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The Five Colors of Magic the Gathering | Personality & Play Style

Class-ifying the Five Colors of Magic

I was teaching my newbie friend Magic when out of the blue he asked me “Can I be the barbarian?”

I replied, “umm there aren’t any classes in Magic but I guess you’d like red”, handing him the red Welcome Deck.

He liked red but he was curious about the other colors. “What’s blue, is that the wizard?,” he asked.

“Yes, that’s the closest you’re going to get to a wizard,” I replied.

“What about green, is that the druid?” he asked.

“Yes, green is the druid,” I shrugged.

“Black is the necromancer?” he asked.

 “Yes, I suppose black would be the necromancer”, I sighed.

“What about white? The priest?”, he asked.

“Yes,” I replied.

“Boring”, he said.

While my friend’s hasty method of understanding the colors of Magic wasn’t the most accurate, what mattered is that it made sense to him. His experience of D&D and other RPGs was at least somewhat transferable to Magic, although it was like fitting square pegs in round holes.

However, it was a much better training method than what I’ve seen other new players experience. Once I saw, to my dismay, two would-be new players quit before even playing the game in the face of the firehose of the color lecture from a seasoned player.

So even if equating colors to traditional roleplaying game classes doesn’t make perfect sense in Magic (apart from the new D&D set’s class enchantments), it’s still useful for onboarding new players that like RPGs.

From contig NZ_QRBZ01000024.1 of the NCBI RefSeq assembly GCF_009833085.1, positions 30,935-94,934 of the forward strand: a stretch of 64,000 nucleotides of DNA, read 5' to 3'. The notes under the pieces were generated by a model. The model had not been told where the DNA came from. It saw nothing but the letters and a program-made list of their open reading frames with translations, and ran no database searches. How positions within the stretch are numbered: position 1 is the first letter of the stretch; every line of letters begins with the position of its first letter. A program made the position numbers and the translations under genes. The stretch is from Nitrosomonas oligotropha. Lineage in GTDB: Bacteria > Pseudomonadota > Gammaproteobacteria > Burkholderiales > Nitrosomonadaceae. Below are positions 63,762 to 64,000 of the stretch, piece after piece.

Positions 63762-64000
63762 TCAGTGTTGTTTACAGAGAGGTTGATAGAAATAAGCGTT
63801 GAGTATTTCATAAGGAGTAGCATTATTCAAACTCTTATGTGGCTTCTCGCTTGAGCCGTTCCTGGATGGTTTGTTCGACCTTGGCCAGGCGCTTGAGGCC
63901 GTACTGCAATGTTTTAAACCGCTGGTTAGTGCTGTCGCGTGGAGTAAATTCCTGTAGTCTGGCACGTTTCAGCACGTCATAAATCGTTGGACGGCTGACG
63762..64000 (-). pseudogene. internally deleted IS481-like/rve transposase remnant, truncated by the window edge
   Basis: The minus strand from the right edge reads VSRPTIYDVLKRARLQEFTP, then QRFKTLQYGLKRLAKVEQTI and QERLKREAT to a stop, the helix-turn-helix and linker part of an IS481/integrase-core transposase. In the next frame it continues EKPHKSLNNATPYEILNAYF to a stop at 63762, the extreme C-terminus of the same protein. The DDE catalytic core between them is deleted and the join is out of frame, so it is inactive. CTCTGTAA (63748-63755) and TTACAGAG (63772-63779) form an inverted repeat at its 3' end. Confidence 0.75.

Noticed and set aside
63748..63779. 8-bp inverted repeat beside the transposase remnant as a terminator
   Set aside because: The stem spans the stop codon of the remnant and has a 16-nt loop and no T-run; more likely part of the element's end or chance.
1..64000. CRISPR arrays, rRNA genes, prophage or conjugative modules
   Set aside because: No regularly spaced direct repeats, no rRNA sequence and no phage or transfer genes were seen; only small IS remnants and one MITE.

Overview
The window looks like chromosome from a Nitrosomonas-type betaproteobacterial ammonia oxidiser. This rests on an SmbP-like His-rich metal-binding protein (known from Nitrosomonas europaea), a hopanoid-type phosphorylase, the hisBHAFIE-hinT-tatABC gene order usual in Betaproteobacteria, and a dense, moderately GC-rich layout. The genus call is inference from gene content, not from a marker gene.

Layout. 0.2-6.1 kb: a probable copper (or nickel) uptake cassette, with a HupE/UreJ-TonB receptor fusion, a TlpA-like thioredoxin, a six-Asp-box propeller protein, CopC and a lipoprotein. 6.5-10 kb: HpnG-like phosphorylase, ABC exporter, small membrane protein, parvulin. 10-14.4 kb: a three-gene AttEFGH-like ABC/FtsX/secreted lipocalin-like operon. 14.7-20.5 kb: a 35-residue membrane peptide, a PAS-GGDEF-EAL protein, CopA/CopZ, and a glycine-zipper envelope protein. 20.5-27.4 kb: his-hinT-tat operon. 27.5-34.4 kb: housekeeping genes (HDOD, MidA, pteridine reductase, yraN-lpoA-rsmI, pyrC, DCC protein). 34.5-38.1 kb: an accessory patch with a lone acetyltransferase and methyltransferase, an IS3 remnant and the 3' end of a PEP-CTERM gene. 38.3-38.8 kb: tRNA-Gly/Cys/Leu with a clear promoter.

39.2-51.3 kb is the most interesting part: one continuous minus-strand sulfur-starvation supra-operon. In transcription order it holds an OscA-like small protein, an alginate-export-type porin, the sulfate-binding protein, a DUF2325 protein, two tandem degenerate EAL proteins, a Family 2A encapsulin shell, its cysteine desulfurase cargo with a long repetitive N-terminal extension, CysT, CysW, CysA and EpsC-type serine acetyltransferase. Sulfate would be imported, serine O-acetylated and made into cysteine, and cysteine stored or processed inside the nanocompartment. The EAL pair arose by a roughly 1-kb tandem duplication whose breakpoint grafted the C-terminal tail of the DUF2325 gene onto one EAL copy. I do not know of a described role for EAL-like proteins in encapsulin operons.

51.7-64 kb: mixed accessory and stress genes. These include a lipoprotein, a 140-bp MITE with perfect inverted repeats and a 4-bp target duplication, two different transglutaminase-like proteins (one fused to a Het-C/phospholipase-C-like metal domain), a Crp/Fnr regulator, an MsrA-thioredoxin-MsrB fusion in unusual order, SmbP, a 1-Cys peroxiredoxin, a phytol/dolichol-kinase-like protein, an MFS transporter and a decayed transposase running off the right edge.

Without further ado, let’s dive in and explore what makes these colors tick and what traditional RPG classes they best represent. Hopefully, this will give you a sense of each color’s personality and play style.

White MTG Cards

No one’s going to argue that white doesn’t best represent priests and paladins; it has by far the most clerics and knights, with black being the closest runner up. However, just because white = knights, does mean white = good. The colors of magic don’t fit into a clean dichotomy of good or evil, and beginners may be surprised that white is capable of being just as evil as black is.

Aside from apparent armored do-gooders on horseback, white represents order and balance, has the best life gain and removal (mostly exiling or jailing stuff), and loves taxes (Smothering Tithe) but is the worst at drawing cards. The latter is noticeably a problem in Commander, making white the worst color of the format.

White is the fun police, and if you’re having too much fun in a game of magic then white’s going to tax and exile your stuff until you wonder why you’re even playing the game anymore.

White MTG Cards – Smothering Tithe

Blue MTG Cards

Just like in the example above, blue has probably the most wizardlike personality of the five colors, with red taking a close second. Blue likes to mess with people’s stuff with its bounce mechanic and, of course, counterspells. Rather than destroying or exiling stuff, like other colors, blue manipulates time to disrupt it or transforms it into something harmless. Blue is also the best at stealing stuff too, making it suitable for rogue enthusiasts.

While blue’s personality and desires are as deep and mysterious as the ocean, its penchant for mischief is what sets it apart from the other colors. It’s the best color for drawing cards, the best for counterspells by far, the best at stealing stuff, and the best at taking extra turns making it infamously the most annoying color in the game. Even the most seasoned players get anxious and salty about untapped islands when they’re casting a spell.